RANGPUR, June 08 (BSS): Rural craftswomen are now busy with needlework before Eid-ul-Fitr for the huge demand of their handwork that adds additional values to female clothes.
According to sources in different government departments and NGOs, over 26,000 rural craftswomen have changed fortune by earning through ornamental needlework at home or local enterprises in Rangpur division.
"They are now recognised as craftswomen for their engagements with embroidering, spangling and ornamental stitching on sari, three pieces and other female clothes," said Director (Development Programme) of Rangpur Dinajpur Rural Service, Bangladesh Monjushree Saha.
"These craftswomen earn better and remain very busy before the Eid-ul-Fitr when demand of their produced products increases in the aristocrat markets of the capital city and other major markets in the country," said Monjushree.
After getting necessary training, assistance and inputs from RDRS Bangladesh, about 3,000 rural women from extremely poor families are now engaged in ornamental needlework, she added.
Deputy Director of Bangladesh Rural Development Board (BRDB) Abdus Sabur said many women are changing fortune through ornamental stitching, embroidering and spangling on female clothes with assistance of different government departments.
"The rural women started such initiatives at homes in scattered ways at initial stages. But, these home-based embroidery works have now become prospective growing cottage industry to change the rural macro-economy," he said.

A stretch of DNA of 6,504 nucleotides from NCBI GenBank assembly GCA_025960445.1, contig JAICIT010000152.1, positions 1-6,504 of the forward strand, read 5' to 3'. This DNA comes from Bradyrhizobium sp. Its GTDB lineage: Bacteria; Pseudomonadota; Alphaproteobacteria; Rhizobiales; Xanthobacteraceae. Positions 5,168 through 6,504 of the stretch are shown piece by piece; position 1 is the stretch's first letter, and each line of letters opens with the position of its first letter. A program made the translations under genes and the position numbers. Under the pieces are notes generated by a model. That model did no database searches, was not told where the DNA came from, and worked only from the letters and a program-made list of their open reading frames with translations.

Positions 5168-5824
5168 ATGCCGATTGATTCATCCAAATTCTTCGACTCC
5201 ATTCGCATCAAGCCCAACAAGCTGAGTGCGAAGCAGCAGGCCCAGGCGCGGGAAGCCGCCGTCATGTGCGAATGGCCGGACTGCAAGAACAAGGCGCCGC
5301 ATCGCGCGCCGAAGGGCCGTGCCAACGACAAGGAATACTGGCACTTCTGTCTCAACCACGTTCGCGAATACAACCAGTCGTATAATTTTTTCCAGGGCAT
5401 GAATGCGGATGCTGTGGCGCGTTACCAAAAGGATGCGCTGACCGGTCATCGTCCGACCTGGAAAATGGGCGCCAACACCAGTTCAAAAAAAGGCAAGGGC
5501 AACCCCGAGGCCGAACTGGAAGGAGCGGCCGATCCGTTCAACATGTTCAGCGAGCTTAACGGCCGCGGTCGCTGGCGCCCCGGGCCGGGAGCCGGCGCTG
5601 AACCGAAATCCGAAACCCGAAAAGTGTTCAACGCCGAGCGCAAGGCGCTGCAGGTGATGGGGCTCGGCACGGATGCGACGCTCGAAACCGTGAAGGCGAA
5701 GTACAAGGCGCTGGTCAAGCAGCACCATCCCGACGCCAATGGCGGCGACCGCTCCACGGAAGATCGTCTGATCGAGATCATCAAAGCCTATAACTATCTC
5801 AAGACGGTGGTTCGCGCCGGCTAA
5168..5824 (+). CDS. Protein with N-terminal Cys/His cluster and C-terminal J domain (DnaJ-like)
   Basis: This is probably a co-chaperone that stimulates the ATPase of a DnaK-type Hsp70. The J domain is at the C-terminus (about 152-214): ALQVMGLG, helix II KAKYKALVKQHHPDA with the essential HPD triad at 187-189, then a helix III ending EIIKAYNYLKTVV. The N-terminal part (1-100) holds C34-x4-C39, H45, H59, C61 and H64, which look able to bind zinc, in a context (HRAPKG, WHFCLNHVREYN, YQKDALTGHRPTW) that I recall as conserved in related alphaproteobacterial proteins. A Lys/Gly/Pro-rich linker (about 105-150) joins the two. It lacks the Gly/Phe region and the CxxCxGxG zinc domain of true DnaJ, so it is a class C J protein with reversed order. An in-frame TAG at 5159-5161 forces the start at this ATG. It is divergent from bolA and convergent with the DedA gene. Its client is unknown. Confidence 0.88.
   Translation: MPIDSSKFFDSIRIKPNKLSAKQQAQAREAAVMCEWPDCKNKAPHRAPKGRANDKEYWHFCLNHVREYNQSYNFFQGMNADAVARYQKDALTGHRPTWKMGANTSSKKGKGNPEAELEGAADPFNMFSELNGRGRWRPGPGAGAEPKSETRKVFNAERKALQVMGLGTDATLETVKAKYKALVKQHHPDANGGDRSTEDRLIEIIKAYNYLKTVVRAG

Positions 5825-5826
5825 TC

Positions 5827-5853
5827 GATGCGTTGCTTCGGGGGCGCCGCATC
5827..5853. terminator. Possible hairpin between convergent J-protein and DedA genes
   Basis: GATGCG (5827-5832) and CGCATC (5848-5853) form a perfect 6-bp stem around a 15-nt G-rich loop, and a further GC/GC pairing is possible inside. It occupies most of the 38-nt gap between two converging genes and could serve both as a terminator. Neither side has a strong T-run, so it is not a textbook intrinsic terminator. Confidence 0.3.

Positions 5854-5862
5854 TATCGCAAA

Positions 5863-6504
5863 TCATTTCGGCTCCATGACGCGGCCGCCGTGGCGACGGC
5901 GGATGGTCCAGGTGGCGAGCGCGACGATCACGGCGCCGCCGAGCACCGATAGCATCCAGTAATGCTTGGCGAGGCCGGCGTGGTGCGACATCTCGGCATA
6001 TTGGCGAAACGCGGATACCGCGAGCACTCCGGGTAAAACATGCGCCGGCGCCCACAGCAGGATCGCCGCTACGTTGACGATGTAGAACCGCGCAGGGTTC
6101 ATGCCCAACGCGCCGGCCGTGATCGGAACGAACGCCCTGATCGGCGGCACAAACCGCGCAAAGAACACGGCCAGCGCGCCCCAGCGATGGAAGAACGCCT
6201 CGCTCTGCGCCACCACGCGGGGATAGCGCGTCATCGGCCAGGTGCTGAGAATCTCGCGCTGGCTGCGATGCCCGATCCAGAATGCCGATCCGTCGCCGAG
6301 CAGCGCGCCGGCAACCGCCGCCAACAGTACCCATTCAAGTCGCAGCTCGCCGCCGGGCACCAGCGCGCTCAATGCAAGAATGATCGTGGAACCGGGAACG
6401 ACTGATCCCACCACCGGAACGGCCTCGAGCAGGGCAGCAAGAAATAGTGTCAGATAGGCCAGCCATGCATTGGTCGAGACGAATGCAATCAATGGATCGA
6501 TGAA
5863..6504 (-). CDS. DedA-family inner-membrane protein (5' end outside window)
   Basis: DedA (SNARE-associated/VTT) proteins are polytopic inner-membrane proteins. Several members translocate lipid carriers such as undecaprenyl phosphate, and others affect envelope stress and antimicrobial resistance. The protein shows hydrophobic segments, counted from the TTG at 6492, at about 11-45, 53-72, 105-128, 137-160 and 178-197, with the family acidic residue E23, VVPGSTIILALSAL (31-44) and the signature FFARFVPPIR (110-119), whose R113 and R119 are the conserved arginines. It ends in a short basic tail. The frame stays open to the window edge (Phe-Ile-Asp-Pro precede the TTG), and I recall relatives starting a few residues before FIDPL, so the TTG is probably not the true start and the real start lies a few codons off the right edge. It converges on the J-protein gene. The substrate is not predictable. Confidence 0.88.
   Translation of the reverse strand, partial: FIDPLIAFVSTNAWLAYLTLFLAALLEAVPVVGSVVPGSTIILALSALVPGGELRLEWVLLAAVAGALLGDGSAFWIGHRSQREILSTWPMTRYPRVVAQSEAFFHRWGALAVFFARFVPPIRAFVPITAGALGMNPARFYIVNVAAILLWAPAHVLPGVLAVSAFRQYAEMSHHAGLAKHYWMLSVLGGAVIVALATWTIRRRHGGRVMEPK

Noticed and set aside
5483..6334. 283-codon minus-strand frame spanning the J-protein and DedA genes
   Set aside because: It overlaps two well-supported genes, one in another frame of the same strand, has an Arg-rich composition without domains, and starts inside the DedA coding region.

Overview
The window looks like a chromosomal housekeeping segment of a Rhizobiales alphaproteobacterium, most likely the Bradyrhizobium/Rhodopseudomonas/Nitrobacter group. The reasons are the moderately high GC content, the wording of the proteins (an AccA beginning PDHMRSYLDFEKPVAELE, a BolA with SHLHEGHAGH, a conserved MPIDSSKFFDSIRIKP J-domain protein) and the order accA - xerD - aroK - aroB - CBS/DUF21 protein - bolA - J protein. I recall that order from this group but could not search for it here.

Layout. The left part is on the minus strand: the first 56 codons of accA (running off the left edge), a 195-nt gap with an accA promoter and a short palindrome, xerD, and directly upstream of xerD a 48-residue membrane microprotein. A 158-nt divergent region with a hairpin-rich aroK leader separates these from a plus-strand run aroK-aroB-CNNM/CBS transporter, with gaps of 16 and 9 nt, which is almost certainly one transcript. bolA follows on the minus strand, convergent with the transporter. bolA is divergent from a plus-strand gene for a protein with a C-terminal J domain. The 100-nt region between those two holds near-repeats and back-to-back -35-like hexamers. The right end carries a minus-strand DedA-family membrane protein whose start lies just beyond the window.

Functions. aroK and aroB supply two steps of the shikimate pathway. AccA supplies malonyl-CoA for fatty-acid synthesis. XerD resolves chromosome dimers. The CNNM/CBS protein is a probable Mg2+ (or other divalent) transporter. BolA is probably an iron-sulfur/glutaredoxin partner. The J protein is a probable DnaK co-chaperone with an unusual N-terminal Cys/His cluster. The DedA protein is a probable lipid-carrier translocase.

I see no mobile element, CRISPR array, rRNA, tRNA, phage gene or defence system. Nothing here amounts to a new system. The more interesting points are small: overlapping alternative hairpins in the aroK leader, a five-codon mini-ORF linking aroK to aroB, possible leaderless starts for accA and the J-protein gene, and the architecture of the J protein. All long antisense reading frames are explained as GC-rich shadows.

He said BRDB, Department of Women Affairs, Department of Youth Development, Department of Social Services, other departments and NGOs are extending assistance to further expand the sector in association with local traders and entrepreneurs.
"By virtue of this expanding cottage industry sector, many rural women have won over poverty to dream better future for their children and contribute to their own in building a middle income nation," he said.
Local entrepreneur Chand Mia of Badarganj upazila in Rangpur said he has expanded the venture generating employment for many poor families by creating expert artisans and craftswomen at his village Chankuthi Danga and surrounding areas.
"I supply simple sari and three pieces with 'Chumki', 'puthi', 'phooljori', 'laljori', 'sadajori', stitching inputs, yarns and threads to the women to make those more attractive by stitching 'Chumki', embroidery and ornamental needlework," he said.
"Each of sari is being sold in Dhaka shopping malls at Tk 9,000 to Tk 25,000 while the sari made by more skillful hands is sold up to Tk 50,000 in the aristocrat capital city markets," Chand Mian added.
He said most of the women in village have now become skilled craftswomen to decorate sari and other female clothes with ornamental stitching to earn Tk 1,500 weekly and up to Tk 3,000 before the Eid festival.